Recently, we covered on our blog that Google appears to be making large steps to test a Google-powered jobs engine. Having recently witnessed a Jobs page appear and quickly be removed from the early access search features page on Google Search, we have some clues into what may be happening behind the scenes.

As a result, Impression’s advice for recruiters, jobs boards and recruitment software/platforms right now it to embrace structured data for your best chances of future proofing your recruitment SEO.

Structured data and schema

Structured data is a code-based description or markup of the content that is present on the page. It’s easily machine readable and hidden from users, so it’s the perfect way to let a bot know the true purpose of a page. Presence of Schema isn’t a ranking signal, but it’s certainly our belief that correctly implemented schema on complex data types, such as jobs, will vastly improve data quality should it be included in a third party index (i.e. Google’s).

For those new to the technologies, the premise is relatively simple; everything that can be described on the web is a ‘thing’. To make life a little easier, there’s a large number of more specific ‘things’ with set attributes which we can describe, such as events, blog posts, reviews, places, organisations, movies, books… and of course – job postings.

Each attribute (i.e. title or salary for a job posting) can also be a ‘thing’ too – so a place of work might be a description of an organisation. You can see how this multi-level set of descriptive information begins to get very powerful.

Microdata and RDFa, two widely adopted structured data formats, appended additional code to pre-existing blocks of HTML on a page. If there was a “box” <div> tag around an address, then typically this and each line within it would be marked up as so;

<div itemscope itemtype="">
<span itemprop="name">Google Inc.</span>
P.O. Box<span itemprop="postOfficeBoxNumber">1234</span>
<span itemprop="addressLocality">Mountain View</span>,
<span itemprop="addressRegion">CA</span>
<span itemprop="postalCode">94043</span>
<span itemprop="addressCountry">United States</span>

This is great for marking up something simple, like an address, but it’s not necessarily that nice for a bot to access as the code is interspersed between the visual layout items in the page.


JSON-LD is a relatively new entrant to this arena. JSON-LD is a JSON code block which can appear anywhere on the page and is not visible to web users, and is very easily machine readable for bots. This makes it a really useful format for not only describing things in the first place, but also maintaining them (it’s SO much cleaner). Adoption is improving, as you can see below. We’re assuming Bing will catch up at some point…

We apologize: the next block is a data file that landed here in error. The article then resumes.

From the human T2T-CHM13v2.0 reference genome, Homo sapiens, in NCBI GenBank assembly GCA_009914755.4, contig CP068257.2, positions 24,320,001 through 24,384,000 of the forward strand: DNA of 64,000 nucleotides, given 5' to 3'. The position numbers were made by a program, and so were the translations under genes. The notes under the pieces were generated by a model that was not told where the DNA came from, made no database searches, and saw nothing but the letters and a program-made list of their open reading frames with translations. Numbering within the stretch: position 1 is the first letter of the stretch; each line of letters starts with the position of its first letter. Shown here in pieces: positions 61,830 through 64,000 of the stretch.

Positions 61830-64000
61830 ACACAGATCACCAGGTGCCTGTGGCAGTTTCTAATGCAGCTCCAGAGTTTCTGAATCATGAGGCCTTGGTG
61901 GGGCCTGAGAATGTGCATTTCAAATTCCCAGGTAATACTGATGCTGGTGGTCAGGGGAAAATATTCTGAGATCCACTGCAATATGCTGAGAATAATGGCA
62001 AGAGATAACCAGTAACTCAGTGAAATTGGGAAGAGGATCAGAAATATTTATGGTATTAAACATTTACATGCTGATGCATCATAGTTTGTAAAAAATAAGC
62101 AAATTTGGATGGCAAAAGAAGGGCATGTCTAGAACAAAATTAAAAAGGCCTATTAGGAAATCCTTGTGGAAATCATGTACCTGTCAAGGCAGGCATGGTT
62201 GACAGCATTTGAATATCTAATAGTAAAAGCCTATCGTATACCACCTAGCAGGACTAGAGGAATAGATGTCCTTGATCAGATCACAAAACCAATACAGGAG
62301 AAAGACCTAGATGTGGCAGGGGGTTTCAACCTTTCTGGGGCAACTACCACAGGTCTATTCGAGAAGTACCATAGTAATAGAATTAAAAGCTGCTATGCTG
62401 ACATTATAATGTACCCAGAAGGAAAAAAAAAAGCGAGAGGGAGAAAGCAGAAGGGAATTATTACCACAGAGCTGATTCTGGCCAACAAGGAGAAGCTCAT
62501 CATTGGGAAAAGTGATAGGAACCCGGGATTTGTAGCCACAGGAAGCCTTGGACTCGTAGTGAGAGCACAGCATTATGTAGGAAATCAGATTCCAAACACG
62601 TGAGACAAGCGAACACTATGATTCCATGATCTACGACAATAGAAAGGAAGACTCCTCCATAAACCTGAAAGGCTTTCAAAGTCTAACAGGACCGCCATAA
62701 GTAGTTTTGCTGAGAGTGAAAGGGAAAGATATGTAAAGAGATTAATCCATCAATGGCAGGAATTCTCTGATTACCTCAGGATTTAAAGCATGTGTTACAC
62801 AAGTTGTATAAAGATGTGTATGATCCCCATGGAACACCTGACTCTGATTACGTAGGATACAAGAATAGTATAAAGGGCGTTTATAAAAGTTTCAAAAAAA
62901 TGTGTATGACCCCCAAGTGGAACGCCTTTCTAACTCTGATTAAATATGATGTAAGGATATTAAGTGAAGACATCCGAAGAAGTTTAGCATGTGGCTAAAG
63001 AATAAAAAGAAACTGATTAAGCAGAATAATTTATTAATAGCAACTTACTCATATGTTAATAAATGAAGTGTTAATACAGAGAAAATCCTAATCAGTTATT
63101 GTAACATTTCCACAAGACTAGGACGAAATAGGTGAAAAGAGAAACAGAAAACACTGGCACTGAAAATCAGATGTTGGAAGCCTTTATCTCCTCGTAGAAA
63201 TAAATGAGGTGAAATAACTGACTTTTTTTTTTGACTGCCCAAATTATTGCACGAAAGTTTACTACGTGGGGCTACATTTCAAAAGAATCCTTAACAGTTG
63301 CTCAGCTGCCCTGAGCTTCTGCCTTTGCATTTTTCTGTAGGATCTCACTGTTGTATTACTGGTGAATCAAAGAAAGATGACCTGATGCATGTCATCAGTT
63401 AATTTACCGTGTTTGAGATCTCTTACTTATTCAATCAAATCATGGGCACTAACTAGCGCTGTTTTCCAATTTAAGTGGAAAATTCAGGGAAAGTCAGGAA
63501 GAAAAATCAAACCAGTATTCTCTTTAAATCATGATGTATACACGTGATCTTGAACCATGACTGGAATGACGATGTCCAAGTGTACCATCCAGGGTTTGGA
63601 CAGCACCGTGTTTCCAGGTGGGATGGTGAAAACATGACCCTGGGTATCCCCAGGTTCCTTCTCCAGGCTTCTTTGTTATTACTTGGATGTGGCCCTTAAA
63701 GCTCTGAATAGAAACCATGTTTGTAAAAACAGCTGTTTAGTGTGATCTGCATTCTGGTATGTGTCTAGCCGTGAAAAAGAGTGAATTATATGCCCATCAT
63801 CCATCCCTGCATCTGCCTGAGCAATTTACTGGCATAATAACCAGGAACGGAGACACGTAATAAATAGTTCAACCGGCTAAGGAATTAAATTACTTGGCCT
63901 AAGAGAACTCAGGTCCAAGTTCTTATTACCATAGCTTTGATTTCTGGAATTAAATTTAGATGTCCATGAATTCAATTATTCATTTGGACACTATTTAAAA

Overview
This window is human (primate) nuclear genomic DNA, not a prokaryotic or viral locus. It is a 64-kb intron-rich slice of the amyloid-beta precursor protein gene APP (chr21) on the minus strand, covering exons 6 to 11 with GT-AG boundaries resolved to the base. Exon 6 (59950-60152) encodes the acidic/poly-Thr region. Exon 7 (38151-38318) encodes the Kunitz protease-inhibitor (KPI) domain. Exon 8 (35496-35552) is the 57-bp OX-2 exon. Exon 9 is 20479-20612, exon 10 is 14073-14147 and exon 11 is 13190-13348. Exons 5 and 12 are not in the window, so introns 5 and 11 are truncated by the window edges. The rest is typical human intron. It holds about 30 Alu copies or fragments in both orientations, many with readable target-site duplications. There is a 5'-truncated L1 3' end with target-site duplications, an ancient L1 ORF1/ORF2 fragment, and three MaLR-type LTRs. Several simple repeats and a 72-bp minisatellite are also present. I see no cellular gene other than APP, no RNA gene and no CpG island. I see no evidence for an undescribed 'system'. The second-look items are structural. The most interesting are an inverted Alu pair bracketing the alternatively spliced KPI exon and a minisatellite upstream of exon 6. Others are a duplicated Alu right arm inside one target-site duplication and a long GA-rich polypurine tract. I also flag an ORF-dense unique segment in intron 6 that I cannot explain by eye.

A full JobPosting example

So, to bring this to life for our future recruitment friends; through using the Schema.Org JobPosting structure, we have created a mock job markup for an SEO Manager at Impression below.

Testing your structured data

Google provides a very useful tool for validating the markup you place on a page. This is the Structured Data Testing Tool and it will assist you in debugging any issues you come across during development.

If you’re having any further issues, or you have some questions on our thoughts, please let us know in the comments below!

Aaron Dicks

Performance Director

Performance Director of Impression. Search engine optimisation, paid media and web analytics consultant. Also programmer and digital all-rounder. @aarondicks

Aaron has specialist knowledge in SEO, PPC and Analytics Consultancy.

2 thoughts on “Recruitment SEO: Ensuring your website uses structured data correctly

  1. Joe Sutherland says:

    Thanks for the write-up. I noticed that you didn’t include the hiringOrganization property. While doesn’t list this as required, Google does list it as required. When I paste your snippet into the Structured Data Testing Tool you linked to, it complains about the lack of that property and lists it as an error.

    The conundrum is that the Google documentation page that speaks about this requirement also states that if you are a recruiter posting a job where your firm is not the end hiring organization, this workflow is acceptable as long as you have a capability for the candidate to apply but states that you must leave the hiringOrganization property blank. Since the validation tool will throw an error, though, I’m concerned that my postings won’t generate a rich snippet/card.

    I posted a question about this on SO ( but haven’t gotten any replies. Are you aware of any other resources I could reach out to about this problem?

    1. aarondicks says:

      Hi Joe, thanks for bringing this to my attention.

      I’m sure the documentation for this is changing rapidly as Google’s product is rolled out further. Just yesterday they went public with their ‘Hire’ product, so it’s clear applicant tracking and hiring is high on the agenda right now.

      As a result of this I’m tempted to suggest that there *may* be errors in the way the structured data testing tool is reporting on these new(er) schemas.

      That said, of all of the docs provided, it’s likely the one you referenced is the most recent and hiringOrganization is marked clearly as required. If I were you, and depending on your circumstances/availability to change this over time, I would suggest you include the hiringOrganization as your organisation (presume you’re a recruiter firm?) until this becomes more clear.

      By leaving it blank, you run the risk of not being valid and not showing. By filling the field, your firm will definitely be valid and will probably show as the hiringOrganization anyway without further recourse.

      Do you have an example of your data object? Where in the world are you based?


      Note: This is an evolving issue and my advice on this may change over time!